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Author Topic: Some species are better kept in odd numbers  (Read 12606 times)
PuntiusFanaticoma
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« on: September 07, 2010, 07:06:24 AM »

I know this probably isn't a myth, a fair few members have said that some schooling/grouping fishes fare better when kept in odd numbers, except maybe 3 and 5. I would simply like to know if there is a science behind this intriguing fact. And, also, by your experience, what species would be one of those that enjoy being in an odd numbered group? Loaches, tetras, cichlids, catfish, barbs, rasboras all count. There is no speciesism here.
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Karen
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« Reply #1 on: September 07, 2010, 07:48:24 AM »

In the wild fish schools are made up of many, many individuals.  Not 6 or 7.  Even or odd number is irrelevant.  Some species school in groups as small as a few dozen and others have schools of a few hundred thousand.  Six is not, and will never be a school.  Its enough fish that some schooling behavior can be observed and a small enough number that the fish can realistically be housed in a typical person's aquarium.

Ask anyone that has ever had a school of 45 danios... I assure you, the behavior is VERY different that the 6 or 8 typically recommended.
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« Reply #2 on: September 07, 2010, 10:56:29 AM »

I have seen no difference with barbs, tetras, or danios with even/odd numbers. Endlers aren't technically schooling, but they didn't seem to care either. I have read other folks who insist they can see the difference in their fish, but I have never personally experienced this.
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PuntiusFanaticoma
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« Reply #3 on: September 07, 2010, 01:00:12 PM »

Ditto on me. I originally had nine tiger barbs. One jumped ship in search of bluer pastures. The reaminning 8 are just as gregarious. They keep themselves to themselves.
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MRM
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« Reply #4 on: September 07, 2010, 01:00:34 PM »

I know where this is coming from. Ashraf there is no science to back my claims when it comes to odd numbers with the various botia species. However, when I first started getting into loaches we had a number of members that actively kept them. Jessica, who was the loach queen stated that she kept hers in odd numbered groups because she observed a behavioral difference. When I got my first Yo-Yos I got 4 of them because that was all the store had. They were very placid not swimming around all over the place like their behaviors were described. When I upped the group to seven they became much more interactive. I have since attempted to keep all my loach groups in odd number pairings. I have talked with other loach keepers and many have also observed this difference. Hence the advice on stocking.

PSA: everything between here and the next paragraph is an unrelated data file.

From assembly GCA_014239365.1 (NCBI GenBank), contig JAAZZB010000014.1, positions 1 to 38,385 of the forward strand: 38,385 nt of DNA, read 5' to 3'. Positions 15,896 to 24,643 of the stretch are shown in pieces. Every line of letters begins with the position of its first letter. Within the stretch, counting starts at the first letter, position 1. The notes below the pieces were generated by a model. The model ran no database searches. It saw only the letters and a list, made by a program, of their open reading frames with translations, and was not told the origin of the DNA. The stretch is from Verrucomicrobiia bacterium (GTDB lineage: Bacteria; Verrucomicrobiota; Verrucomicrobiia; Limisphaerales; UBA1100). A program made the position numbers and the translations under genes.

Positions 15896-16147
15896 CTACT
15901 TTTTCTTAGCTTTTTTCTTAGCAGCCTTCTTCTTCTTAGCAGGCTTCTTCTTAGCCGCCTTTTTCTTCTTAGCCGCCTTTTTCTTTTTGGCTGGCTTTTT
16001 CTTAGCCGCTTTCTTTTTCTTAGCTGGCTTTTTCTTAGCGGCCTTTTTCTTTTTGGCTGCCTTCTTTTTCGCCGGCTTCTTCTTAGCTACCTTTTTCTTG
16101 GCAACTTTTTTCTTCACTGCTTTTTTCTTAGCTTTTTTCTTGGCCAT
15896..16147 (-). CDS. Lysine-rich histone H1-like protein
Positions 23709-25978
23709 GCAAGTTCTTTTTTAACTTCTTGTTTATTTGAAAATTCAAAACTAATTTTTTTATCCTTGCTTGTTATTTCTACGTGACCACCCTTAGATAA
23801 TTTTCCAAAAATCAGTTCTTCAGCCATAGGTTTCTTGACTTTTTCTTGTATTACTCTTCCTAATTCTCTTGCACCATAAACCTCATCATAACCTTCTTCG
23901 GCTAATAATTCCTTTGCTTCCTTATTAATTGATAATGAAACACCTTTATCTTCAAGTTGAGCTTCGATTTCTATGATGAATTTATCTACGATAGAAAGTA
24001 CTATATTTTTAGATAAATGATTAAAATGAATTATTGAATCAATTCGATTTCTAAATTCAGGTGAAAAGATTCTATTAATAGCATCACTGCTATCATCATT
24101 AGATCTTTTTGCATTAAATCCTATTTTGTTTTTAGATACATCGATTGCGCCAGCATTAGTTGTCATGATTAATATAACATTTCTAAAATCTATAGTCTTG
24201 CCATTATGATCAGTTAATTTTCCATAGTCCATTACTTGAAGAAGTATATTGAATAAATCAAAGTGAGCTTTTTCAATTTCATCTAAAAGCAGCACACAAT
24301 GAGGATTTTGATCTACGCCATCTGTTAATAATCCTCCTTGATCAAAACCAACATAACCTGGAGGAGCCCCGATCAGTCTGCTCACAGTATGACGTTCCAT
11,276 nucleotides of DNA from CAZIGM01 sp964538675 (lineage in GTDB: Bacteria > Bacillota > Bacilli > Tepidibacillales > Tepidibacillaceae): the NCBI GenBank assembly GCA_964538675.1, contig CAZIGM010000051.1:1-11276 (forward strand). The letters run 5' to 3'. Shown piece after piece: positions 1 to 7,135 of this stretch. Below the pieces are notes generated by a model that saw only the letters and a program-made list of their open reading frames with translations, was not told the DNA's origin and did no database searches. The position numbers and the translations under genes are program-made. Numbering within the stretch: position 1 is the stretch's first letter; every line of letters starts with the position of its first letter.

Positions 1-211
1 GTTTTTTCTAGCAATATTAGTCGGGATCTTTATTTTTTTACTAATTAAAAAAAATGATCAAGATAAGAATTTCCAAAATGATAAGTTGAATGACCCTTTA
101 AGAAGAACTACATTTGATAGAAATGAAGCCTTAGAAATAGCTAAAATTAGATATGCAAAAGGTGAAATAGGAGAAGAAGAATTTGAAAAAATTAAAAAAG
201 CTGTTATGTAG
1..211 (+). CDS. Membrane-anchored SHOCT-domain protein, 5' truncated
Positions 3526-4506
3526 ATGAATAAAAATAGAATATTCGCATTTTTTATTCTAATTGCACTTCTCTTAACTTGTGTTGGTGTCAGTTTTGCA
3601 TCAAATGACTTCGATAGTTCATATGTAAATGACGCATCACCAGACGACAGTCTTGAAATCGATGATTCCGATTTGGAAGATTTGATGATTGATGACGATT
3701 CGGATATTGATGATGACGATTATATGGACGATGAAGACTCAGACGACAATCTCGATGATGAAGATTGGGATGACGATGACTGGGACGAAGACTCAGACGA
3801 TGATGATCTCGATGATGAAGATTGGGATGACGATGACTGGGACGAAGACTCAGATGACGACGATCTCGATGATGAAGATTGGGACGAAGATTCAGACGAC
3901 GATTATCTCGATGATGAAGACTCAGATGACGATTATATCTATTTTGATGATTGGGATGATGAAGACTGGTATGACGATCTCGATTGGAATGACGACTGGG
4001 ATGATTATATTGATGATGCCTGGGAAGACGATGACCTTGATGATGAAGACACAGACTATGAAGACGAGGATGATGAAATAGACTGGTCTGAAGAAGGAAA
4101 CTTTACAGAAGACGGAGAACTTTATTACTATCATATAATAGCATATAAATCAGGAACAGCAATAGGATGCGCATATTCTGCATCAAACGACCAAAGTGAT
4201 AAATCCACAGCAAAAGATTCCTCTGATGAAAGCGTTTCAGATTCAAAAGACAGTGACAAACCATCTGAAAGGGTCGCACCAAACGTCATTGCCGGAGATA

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« Reply #5 on: September 07, 2010, 01:09:59 PM »

I suspect the difference is far more related to elevated numbers than an odd/ even number situation. 
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« Reply #6 on: September 07, 2010, 08:48:10 PM »

Only with loaches,and its nothing more than than my own observation.And yes I first read it on this site.It seems to work better.Guarantee Karen is right,if you had a big enough number it wouldnt matter.
My own observation with the loaches is with even #s they "pair off" and pester thier "partner" all the time.With an odd # they keep recombining in groups of 2 and 3 to play.Science?no.
But I keep buying loaches in odd #s even if its just superstition. Smiley
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PuntiusFanaticoma
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« Reply #7 on: September 07, 2010, 10:11:51 PM »

And this has only been observed in loach species? May I ask what species in particular?
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« Reply #8 on: September 08, 2010, 07:08:53 AM »

Yes just in the loaches. I have observed it with Yo-Yo loaches, botia striata, and sids.
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« Reply #9 on: January 30, 2011, 11:06:38 PM »

I've never seen THIS before lol. I have had schools of both even and odd numbers, and I've never seen any difference between the two. Happy fish keeping Smiley
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